Biological Control: A naturally occurring bacterium called BTI, which is toxic only to mosquito and black fly larvae, and is not toxic to beneficial insects.
Chemical Control: Involves the application of pesticides to reduce the number of mosquitoes in an area. Pesticides can be used to control mosquitoes in various stages of their life cycle. Larvicides are used the most as they are the most efficient in controlling populations. Adulticides are used as a last resort, and only when nuisance threshold values have been exceeded or when mosquito-borne diseases are found.
Cultural / Source Reduction: Involves practices which prevent water from standing for more than four days, such as repairing ditches to prevent seepage, clearing ditches of vegetation to promote rapid flow, and improving drainage channels in irrigated fields.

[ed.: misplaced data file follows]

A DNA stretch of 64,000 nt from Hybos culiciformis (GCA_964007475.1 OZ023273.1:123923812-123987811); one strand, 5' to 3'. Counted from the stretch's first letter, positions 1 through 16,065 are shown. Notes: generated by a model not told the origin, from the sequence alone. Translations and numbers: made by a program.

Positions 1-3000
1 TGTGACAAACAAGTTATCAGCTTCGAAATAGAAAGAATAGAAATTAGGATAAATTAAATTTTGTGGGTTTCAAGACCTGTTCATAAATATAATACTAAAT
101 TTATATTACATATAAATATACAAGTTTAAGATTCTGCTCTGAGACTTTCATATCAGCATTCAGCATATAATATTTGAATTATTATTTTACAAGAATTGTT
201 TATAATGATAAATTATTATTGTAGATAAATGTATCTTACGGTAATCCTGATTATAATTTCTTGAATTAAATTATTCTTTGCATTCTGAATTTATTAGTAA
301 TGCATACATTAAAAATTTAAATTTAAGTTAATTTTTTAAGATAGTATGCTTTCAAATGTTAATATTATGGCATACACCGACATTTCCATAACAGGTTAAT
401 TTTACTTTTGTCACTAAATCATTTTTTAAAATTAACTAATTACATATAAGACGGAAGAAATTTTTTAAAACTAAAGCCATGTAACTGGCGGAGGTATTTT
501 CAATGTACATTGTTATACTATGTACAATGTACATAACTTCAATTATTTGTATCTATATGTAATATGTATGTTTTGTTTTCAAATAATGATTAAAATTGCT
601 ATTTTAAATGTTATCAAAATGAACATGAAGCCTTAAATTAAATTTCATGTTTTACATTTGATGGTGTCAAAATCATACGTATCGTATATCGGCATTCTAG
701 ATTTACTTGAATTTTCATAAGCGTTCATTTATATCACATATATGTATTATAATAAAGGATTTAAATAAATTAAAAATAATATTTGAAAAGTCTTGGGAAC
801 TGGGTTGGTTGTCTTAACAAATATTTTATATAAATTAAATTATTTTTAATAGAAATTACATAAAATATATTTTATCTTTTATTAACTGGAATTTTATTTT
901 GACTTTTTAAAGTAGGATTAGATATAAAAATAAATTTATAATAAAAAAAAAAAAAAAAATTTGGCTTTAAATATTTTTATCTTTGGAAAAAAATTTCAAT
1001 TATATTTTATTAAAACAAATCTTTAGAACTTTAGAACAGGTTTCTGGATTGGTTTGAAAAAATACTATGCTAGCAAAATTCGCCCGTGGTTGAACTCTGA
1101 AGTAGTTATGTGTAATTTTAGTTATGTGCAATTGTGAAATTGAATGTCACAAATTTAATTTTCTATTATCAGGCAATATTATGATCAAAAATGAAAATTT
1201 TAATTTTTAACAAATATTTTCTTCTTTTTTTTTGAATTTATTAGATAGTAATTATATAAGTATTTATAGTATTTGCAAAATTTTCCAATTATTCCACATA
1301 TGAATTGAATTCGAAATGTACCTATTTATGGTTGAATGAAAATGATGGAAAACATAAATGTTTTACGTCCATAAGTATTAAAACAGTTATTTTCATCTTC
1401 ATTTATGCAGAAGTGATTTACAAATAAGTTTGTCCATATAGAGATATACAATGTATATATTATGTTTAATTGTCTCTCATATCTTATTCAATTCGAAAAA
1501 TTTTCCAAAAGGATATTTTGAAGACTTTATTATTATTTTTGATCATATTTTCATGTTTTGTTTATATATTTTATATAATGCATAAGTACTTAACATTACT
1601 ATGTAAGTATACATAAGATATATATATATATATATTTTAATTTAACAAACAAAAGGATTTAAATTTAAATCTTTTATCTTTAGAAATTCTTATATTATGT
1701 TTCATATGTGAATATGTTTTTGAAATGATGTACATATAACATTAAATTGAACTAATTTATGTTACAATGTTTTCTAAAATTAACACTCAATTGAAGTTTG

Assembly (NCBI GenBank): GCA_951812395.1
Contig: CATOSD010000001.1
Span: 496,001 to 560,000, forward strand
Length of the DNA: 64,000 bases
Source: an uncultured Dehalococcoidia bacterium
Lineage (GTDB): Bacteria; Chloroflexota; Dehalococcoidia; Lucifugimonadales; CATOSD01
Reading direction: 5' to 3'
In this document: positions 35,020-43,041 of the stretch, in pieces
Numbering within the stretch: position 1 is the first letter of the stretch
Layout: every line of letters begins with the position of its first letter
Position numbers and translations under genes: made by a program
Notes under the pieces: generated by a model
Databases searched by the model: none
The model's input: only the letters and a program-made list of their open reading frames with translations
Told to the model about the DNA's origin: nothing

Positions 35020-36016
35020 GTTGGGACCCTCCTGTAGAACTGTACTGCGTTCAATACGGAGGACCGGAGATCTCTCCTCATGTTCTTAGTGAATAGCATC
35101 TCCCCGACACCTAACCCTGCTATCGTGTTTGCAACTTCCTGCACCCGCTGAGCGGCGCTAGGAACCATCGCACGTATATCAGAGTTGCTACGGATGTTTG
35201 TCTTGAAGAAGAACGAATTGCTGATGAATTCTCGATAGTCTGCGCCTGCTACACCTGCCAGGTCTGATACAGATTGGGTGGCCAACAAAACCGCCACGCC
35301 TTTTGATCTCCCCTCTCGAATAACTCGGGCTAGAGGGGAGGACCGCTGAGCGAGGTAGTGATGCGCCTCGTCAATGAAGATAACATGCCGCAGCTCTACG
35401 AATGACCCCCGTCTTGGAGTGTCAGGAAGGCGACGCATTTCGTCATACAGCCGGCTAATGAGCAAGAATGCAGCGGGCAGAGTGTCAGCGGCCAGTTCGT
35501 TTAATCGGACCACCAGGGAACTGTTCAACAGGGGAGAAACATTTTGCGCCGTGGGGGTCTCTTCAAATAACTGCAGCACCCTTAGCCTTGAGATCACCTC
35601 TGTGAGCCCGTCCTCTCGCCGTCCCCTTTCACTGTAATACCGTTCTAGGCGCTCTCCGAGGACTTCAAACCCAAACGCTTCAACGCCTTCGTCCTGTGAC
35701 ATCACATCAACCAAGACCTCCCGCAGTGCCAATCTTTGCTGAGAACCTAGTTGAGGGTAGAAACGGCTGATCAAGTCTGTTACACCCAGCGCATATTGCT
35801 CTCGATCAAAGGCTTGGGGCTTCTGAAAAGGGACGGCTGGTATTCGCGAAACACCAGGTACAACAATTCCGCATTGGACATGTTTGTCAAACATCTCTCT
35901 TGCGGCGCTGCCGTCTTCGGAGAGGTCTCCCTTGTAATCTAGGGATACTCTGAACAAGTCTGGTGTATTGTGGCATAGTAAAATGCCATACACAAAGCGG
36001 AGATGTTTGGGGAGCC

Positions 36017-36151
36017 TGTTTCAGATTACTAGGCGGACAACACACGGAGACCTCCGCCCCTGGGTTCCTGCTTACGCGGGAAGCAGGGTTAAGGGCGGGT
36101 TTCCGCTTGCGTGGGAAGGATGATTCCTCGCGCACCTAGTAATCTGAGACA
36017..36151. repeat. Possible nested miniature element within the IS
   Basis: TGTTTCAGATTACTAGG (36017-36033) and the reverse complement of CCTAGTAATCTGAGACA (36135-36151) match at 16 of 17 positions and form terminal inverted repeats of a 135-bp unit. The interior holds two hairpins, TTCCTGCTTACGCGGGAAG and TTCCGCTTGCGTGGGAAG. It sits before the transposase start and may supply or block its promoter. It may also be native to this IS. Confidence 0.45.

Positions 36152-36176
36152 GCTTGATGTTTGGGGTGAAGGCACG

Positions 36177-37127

The Kent City Health Department monitors the mosquito population in the City of Kent Ohio on a weekly basis from May through September annually. This is done by surveying large areas of standing water for mosquito larva. If active mosquito larvae are found, they are treated using Teknar CG and Spheratax SPH, which are naturally occurring bacteria and/or Altosid Briquets, which is an insect growth inhibitor. Altosid interferes with the normal life cycle of the mosquito and prevents the development of adult mosquitoes from larvae. Areas in the City of Kent with excessive mosquito populations are sprayed in the evenings when mosquitoes are most active, with a permethrin based insecticide, using our truck equipped with a ultra low-volume mist sprayer.